Saturday, 17 October 2015

University Challenge : Round One: Heat 14

St. John’s , Oxford v. Bristol

JP kicked off by reminding us that the target for both teams to at least get into the repechage round was 130. Hoping to win and avoid that route were St. John’s represented by Alex Harries, Charlie Clegg, Dan Sowood and skipper Angus Russell. Hoping to block their path were Bristol, represented by Vanessa Lynn, Robert Hayman, Benjamin Crawshaw and captain Andy Saxon.

The first question asked about Dutch Palaces, and Charlie Clegg won the buzzer race to give us the answer of The Hague. Dungeons and dragons in literature brought them two bonuses. Charlie Clegg buzzed in a little too early for the second, which gave us a quote from a French composer, but even though they were given the fact that the composer had composed The Pearl Fishers, captain Andy Saxon of Bristol couldn’t dig up Bizet to capitalize. Charlie Clegg, quite rightly not daunted by his previous misfire was first in to offer that part of Austen’s Persuasion is set in Lyme Regis. A very good full house on the Yi Dynasty of Korea followed. Various definitions of hot-spot allowed Vanessa Lynn to open Bristol’s account. 2 bonuses on Carl Jung followed – I surprised myself with a full house on that set. Already we had reached the first picture starter. This one revealed a word cloud taken from a book of the King James Bible. The prominence of the names Abraham and Jacob made it fairly clear we were dealing with the Book of Genesis, and theology student Charlie Clegg was understandably first out of the starting blocks for that one. More of the same followed, and a second full house was duly taken. I’ll be honest, as soon as JP said ‘15th century thesis’ I offered ‘The Prince’, but would have waited had I been in the studio, and maybe would have been beaten to the buzzer by Alex Harries, who was first in. September 3rd. 2 bonuses took their score to 85, which gave them a 65 point lead over Bristol at the 10 minute mark. They were good value for it too.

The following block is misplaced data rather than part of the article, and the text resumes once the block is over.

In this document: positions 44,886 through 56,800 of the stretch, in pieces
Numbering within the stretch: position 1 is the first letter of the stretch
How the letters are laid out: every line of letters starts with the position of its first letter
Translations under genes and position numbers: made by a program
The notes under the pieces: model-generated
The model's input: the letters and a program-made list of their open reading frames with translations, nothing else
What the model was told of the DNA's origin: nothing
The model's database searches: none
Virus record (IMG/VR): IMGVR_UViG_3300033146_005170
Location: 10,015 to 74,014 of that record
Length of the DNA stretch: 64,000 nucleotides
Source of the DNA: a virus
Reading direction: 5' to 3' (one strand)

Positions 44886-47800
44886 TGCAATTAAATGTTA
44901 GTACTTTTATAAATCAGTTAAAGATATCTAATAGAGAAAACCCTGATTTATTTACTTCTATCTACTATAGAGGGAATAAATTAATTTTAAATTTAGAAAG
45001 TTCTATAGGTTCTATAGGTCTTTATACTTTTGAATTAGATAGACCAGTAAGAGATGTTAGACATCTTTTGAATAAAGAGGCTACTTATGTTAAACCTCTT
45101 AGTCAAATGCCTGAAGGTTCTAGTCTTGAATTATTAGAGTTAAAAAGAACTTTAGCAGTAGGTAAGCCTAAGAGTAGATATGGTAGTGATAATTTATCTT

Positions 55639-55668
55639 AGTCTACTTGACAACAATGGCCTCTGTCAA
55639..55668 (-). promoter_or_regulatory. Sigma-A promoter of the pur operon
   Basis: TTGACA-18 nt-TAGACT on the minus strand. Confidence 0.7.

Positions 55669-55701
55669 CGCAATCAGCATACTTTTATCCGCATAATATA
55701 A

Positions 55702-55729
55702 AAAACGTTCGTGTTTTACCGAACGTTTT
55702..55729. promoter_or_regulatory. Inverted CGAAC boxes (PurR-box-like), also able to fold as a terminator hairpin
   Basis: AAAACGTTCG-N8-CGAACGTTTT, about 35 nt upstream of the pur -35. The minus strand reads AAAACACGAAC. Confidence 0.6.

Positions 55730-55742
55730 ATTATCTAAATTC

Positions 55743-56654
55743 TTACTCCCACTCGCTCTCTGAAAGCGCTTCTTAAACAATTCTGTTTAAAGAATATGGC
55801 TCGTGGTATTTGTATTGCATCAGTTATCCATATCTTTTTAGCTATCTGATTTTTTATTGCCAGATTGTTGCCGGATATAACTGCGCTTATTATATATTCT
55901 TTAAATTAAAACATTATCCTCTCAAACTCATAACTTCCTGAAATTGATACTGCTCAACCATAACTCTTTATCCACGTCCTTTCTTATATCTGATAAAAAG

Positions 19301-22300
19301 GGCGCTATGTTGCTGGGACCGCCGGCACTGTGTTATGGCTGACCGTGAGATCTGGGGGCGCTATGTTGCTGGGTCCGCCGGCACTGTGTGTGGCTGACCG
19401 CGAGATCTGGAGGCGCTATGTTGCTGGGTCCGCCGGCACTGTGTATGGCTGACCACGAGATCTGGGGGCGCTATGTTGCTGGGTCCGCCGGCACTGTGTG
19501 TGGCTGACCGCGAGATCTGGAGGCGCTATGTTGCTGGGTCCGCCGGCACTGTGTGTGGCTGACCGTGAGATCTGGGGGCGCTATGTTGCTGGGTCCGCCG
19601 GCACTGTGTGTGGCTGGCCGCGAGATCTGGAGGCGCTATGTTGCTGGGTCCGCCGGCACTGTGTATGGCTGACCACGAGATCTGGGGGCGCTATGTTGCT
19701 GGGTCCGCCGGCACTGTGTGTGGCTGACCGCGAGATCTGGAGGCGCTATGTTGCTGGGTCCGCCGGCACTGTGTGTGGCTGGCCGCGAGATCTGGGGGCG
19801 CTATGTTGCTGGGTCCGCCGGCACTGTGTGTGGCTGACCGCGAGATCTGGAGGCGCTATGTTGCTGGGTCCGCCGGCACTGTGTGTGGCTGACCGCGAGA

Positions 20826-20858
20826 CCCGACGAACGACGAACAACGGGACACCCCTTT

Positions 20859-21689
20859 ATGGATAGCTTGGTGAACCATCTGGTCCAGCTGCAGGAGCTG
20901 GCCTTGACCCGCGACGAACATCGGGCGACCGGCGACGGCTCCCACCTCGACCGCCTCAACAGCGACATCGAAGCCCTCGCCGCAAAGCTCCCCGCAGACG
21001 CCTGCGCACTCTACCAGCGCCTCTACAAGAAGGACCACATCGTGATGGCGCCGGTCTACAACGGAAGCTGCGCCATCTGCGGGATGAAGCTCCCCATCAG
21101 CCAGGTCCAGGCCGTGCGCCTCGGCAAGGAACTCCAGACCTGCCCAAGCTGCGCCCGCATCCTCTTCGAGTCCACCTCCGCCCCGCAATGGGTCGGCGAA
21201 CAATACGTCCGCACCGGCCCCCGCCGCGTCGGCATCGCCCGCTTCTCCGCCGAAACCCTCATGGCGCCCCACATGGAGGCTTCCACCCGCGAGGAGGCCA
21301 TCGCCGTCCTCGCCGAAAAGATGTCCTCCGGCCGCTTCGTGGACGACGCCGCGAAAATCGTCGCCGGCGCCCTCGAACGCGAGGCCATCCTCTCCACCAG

Vanessa Lynn recognized the opening of Sylvia Plath’s “The Bell Jar”. I may have said this before, but Sylvia Plath always reminds me of sitting in 20th century poetry seminars, and every time that Ted Hughes’ name was mentioned a chorus of voices would intone ‘the wife murderer!’. Bit harsh, that. Novels of the 1740s brought them 10 more points – they were fine on Richardson and Fielding, but floundered on Smollett. Dan Sowood scored his first starter for St. John’s, recognising a definition of menthol. Like St. John’s the only bonus on Joe Sacco that I could answer was about the Battle of the Somme. Captain Angus Russell took his first starter, recognizing that JP was describing Greater Manchester. This now meant that all 4 of St. John’s had correctly answered at least one starter each. Mark of a useful team, that. One bonus was taken on scientific instruments. Nobody recognized the work of Tchaikovsky for the music starter – me neither. Alex Harries took a good starter on the word fulminate. The music bonuses were all other pieces which were savaged by the critic Hanslick, otherwise known as the critic Who? St. John’s took one. It’s worth noting that St. John’s had already reached the magic number of 130. Bristol, though, were going to need to go like the clappers to give themselves a chance of getting there. A superb UC special starter asked the teams to combine two names to come up with Franz Ferdinand – lovely bit of work that – and Charlie Clegg, pick of the contest’s buzzers by some distance, was first in with the answer. 2 points on seas of the Pacific Ocean followed. Andy Saxon managed to beat the might of St. John’s to the buzzer to answer that endocrinology deals with glands. Sadly embryology yielded them no further points. This meant that the score at the 20 minute mark stood at 150 – 50. The match was over as the result was already sorted. How many points could St. John’s score, and how close could Bristol get to the repechage remained the only real questions to be answered.